Lack of support has PTSA hanging by a thread

Zareya Flowers, Reporter

There were seven people at Cleveland’s first Booster Club meeting of the year. The group provides outside funding for sports and clubs. But at 6:30 p.m., when the Parent Teacher Student Association (PTSA) meeting began, only two of those Booster Club participants stayed in their seats.

PTSA is struggling to get committed members on board. The group attracts mostly freshman parents or people who sign up but never attend the meetings. On average, less than 10 people attend the PTSA meetings, but there are some parents who contribute without attending the monthly meetings. Of those in attendance last year, four were Cleveland staff members. Most parents move on after their child graduates.

Last year, Sarah Doss, mother of CHS alum Devin Doss, was the only true board member, serving as the president and treasurer. Vanessa Isabell, mother of junior Myles Howard, was elected president last June on a ballot where most of the candidates were suggested names. Isabell’s face was the only new one at the PTSA’s first meeting of the year earlier this month.

“We need to get more parents involved. It doesn’t necessarily mean they have to come to every meeting,” Isabell said.

PTSA was started as a way to bring parents and teachers together. Elementary and middle schools tend to have stronger participation than high schools, but across the district, participation in PTSA has dropped.

“I believe that it’s a parent’s job to partner with the school system, to make sure their child has success,” says Isabell.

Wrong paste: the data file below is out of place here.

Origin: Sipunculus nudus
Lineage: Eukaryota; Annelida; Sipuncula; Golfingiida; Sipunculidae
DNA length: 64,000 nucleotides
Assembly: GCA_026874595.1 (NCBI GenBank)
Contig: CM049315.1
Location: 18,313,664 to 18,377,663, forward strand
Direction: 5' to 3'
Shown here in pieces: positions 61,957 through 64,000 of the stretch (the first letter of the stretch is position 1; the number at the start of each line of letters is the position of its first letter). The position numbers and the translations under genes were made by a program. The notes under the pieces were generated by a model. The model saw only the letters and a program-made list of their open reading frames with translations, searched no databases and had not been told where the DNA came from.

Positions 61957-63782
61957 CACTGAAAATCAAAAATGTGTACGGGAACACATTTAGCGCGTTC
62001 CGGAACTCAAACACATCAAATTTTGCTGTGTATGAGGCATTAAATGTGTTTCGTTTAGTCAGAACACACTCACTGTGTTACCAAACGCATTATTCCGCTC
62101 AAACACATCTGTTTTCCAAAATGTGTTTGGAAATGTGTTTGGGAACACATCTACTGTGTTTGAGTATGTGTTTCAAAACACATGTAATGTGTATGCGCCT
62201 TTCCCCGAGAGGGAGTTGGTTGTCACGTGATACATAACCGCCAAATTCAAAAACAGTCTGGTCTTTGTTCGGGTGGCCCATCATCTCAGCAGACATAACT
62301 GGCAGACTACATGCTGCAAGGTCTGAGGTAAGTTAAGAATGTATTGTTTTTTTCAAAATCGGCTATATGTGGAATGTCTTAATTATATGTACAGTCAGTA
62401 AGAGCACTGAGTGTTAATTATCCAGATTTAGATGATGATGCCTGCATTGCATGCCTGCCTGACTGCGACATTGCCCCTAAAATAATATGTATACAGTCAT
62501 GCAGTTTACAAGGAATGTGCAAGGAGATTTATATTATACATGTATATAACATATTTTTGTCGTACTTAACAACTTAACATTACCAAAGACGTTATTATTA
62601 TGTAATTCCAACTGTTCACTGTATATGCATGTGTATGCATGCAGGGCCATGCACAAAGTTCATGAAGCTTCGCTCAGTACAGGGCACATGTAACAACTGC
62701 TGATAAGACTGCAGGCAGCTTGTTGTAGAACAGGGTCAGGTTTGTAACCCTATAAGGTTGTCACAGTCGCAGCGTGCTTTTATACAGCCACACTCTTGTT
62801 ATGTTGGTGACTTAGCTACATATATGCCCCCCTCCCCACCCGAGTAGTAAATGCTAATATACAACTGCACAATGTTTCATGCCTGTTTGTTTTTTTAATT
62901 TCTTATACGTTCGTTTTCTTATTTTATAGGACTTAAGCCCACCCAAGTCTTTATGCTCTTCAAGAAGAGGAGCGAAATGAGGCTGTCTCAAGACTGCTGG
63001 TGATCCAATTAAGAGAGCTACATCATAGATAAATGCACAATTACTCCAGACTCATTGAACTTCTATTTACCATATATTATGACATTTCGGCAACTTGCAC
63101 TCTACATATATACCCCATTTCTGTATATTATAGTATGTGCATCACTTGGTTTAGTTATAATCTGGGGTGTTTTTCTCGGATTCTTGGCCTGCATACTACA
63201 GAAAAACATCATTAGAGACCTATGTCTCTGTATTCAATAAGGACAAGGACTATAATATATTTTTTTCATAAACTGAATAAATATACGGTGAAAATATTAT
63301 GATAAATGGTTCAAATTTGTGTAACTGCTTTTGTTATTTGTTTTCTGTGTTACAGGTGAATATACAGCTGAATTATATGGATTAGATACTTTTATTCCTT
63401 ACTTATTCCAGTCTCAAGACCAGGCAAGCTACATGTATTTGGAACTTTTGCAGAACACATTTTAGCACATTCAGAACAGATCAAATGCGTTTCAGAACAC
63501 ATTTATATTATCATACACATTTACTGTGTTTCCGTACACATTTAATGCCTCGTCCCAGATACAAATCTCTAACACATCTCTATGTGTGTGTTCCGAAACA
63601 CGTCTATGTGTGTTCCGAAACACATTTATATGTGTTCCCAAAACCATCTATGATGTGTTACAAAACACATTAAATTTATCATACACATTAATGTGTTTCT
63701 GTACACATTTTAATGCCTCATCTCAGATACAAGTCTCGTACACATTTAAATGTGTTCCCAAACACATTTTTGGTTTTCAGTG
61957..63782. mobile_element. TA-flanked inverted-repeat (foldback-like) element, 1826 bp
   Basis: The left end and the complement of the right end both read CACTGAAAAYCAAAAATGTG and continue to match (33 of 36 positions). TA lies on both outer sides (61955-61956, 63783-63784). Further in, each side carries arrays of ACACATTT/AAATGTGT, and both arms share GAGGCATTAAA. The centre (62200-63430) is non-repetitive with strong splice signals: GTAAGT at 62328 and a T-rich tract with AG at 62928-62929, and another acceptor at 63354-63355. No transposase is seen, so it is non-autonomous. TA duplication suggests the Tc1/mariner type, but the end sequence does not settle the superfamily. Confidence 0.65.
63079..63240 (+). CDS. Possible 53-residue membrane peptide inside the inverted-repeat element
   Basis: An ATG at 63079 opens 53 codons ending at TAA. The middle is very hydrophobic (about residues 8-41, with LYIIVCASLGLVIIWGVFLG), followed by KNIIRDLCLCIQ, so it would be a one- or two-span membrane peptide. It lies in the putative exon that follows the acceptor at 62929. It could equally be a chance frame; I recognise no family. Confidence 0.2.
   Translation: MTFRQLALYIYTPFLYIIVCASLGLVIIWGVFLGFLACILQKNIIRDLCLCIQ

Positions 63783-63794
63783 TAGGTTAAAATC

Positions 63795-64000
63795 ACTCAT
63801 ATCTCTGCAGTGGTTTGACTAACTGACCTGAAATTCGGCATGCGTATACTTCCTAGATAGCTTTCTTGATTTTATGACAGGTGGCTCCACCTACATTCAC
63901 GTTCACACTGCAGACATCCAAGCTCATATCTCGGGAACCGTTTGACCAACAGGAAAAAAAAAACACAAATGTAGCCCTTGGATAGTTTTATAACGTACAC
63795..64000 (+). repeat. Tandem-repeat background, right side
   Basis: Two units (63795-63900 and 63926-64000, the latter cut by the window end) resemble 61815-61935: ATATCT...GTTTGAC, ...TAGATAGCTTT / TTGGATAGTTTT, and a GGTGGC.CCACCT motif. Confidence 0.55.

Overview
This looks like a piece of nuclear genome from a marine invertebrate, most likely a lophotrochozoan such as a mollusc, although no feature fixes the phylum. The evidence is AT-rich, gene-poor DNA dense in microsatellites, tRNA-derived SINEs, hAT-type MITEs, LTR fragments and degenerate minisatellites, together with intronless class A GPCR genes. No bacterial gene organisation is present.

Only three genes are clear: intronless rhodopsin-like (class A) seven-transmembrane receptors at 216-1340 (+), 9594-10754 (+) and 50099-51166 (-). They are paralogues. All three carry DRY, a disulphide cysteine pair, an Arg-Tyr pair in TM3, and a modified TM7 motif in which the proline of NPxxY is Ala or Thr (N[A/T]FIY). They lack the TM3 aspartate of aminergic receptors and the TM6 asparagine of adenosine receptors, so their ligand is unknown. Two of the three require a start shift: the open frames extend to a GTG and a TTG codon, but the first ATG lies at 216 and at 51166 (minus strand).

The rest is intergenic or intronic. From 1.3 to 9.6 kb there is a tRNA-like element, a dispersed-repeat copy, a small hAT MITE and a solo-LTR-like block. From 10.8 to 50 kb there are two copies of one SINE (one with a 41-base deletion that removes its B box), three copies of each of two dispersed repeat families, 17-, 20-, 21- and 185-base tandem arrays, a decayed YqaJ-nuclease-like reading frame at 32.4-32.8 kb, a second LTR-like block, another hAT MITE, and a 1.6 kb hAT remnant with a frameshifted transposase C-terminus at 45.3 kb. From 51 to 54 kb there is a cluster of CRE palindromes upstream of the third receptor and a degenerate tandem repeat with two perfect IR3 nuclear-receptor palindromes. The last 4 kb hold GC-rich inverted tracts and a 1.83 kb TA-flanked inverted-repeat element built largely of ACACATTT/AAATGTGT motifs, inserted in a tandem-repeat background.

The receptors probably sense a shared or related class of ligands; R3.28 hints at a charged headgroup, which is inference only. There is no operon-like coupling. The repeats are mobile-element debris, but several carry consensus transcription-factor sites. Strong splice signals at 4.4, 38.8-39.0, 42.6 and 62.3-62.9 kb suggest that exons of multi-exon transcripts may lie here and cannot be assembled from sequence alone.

Cleveland’s PTSA’s most profound contribution to the school is the annual Red and White Auction every April, which raises more than $50,000 each year. The event, which takes nearly six months to plan, was put together by 18 parents and teachers. Most schools need at least 50 volunteers to execute an event of that magnitude. Cleveland relies mostly on a handful of dedicated parents and student volunteers.

Money raised at the auction provides funding for Cleveland After School Help (CASH), the school’s tutoring program, as well as school events like the senior breakfast and awards ceremony and the sophomore class water project. Clubs like Health Occupations Students of America (HOSA) and Robotics receive thousands of dollars to cover travel costs and equipment. Cleveland Publications has received over $5,000 from PTSA over the past three years.

Without a PTSA, Cleveland runs the risk of losing funding for several programs. Taking the hardest blow would be CASH because a significant portion of the money raised goes to paying teachers who provide tutoring outside of their paid contract time.

Another program that would experience a downfall would be HOSA. Science teacher and club advisor Granville Storey knows the group would struggle without the help of PTSA, which helps pay for travel out of state to compete nationally.

“I think if we didn’t have a PTSA, HOSA will have a harder time finding funding for field trips and national competitions” Storey said.

Parents who want to get involved with the PTSA can email Isabell at [email protected]. The group meets on the first Tuesday of every month.

Reporter Gelzen Crisanto contributed to this report.